It seems to me that the essence of human greatness in classical works finds its justification in brain physiology. Our brains evolve according to the laws of evolutionary biology, and when our brains encounter new environments, they exhibit new behaviors. Socrates – for example – lived in an environment known for its technical descriptions, where a man living up to thirty years was considered a rare heroic thing. Nature was then cruel, and only a few lucky ones escaped her. Man was in direct confrontation with the great realities of sickness, hunger, and death, and he had no room for reflection outside the scope of the primitive mind (in the anthropological sense of primitiveness). Striking credibility. When the individual is in daily direct confrontation with disease, famine and death, all possible human abilities will be stimulated to counteract these facts, and he will turn to the activation of all his material forces and symbolic products to overcome these life-threatening existential burdens. head. It’s not a game of fantasy fantasies or the field of intellectual plays. But with the progress of man and his material and intellectual progress, the abilities of the natural elements, such as hunger, disease, or death, to end his life at an early date, diminished, as it does at the scene of daily life. life, human artifacts that man-made artificially and did not meet in the field of natural existence, and these technical advances led to a rapid physiological change in The structure of our human brain and the way they deal with emerging environmental images. I do not think that a contemporary writer, no matter how great his writing ability, can provide us with such brilliant images in dealing with the dilemmas of life and death as the greatest of the early classical books. Can we imagine a contemporary writer presenting us with a series of sublime human experiences, as Plato did in his great philosophical dialogues?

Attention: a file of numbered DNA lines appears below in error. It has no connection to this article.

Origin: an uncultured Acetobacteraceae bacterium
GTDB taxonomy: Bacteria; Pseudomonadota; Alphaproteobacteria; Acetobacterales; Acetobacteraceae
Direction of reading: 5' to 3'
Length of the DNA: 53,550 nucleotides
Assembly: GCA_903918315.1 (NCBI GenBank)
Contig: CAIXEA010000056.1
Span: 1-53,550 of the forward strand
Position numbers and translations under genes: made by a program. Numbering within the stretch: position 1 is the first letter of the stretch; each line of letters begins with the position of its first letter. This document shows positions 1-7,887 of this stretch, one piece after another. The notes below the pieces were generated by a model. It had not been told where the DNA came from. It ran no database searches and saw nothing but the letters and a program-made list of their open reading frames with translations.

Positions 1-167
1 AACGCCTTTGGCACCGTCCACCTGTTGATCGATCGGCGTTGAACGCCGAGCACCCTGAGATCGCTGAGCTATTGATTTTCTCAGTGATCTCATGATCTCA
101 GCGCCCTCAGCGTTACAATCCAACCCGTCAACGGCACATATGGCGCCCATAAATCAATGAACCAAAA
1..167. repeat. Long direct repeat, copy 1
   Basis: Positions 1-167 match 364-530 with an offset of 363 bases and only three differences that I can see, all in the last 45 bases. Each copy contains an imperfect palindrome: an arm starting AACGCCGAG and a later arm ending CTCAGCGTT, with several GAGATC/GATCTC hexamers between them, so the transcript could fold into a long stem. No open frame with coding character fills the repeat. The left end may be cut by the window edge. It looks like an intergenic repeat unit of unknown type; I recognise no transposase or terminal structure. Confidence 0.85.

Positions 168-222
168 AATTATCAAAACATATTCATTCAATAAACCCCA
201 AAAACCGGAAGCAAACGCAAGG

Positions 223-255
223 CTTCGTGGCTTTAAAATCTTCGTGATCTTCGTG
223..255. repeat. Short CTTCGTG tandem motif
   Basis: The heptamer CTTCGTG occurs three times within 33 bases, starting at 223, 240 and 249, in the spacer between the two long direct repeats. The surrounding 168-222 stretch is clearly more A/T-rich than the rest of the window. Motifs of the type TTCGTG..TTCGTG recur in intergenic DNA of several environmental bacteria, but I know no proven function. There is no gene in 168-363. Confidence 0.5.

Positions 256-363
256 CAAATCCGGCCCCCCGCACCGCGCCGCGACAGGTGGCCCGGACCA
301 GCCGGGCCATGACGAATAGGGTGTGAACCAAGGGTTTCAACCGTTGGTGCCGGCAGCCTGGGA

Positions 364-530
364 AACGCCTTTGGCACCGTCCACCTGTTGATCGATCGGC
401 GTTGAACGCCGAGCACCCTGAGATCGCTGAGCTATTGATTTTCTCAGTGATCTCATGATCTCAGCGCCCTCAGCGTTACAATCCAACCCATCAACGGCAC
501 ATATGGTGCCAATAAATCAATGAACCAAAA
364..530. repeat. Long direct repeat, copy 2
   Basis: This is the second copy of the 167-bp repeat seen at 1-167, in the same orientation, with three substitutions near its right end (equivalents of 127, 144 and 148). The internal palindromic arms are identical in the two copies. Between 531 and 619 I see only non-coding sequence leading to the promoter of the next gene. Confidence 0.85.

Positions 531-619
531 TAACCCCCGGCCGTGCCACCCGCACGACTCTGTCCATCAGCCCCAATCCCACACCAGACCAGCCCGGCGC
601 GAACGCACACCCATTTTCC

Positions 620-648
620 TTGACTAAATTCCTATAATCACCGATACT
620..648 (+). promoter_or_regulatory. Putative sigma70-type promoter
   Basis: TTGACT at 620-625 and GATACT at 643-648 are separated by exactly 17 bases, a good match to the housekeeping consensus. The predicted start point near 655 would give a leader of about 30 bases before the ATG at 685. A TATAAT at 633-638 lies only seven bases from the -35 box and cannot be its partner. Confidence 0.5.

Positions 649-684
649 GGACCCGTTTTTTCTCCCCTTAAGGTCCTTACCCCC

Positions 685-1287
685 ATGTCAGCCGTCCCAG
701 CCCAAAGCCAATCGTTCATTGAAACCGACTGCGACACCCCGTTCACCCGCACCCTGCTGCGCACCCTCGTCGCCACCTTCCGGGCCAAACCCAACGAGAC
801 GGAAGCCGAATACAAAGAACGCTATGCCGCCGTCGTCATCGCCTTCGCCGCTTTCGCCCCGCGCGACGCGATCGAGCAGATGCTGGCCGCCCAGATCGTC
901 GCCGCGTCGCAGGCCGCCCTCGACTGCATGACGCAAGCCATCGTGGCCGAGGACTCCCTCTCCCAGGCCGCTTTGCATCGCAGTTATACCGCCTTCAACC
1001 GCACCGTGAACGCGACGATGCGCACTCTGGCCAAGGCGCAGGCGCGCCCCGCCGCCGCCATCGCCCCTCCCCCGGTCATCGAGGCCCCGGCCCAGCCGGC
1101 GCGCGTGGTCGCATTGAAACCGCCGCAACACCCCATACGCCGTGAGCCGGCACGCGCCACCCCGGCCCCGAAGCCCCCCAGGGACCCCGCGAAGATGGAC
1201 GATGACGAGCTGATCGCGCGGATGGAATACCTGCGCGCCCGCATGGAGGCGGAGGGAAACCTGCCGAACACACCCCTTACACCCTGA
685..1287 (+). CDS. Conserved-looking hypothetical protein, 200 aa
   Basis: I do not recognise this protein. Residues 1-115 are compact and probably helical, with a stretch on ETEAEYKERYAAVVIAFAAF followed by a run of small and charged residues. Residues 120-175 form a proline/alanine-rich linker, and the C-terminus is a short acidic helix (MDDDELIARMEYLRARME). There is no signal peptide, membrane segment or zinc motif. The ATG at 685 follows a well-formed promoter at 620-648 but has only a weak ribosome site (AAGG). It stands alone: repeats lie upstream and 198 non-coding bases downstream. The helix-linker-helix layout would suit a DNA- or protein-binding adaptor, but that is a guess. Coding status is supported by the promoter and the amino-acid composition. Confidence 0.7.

The conclusion, as I see it, is: Classical works will remain an inexhaustible reservoir of human wisdom, and the levels of greatness inherent in it will increase over time, and as we read these works in the light of our contemporary experience, we will discover hidden angles in it that our sensors have not reached before.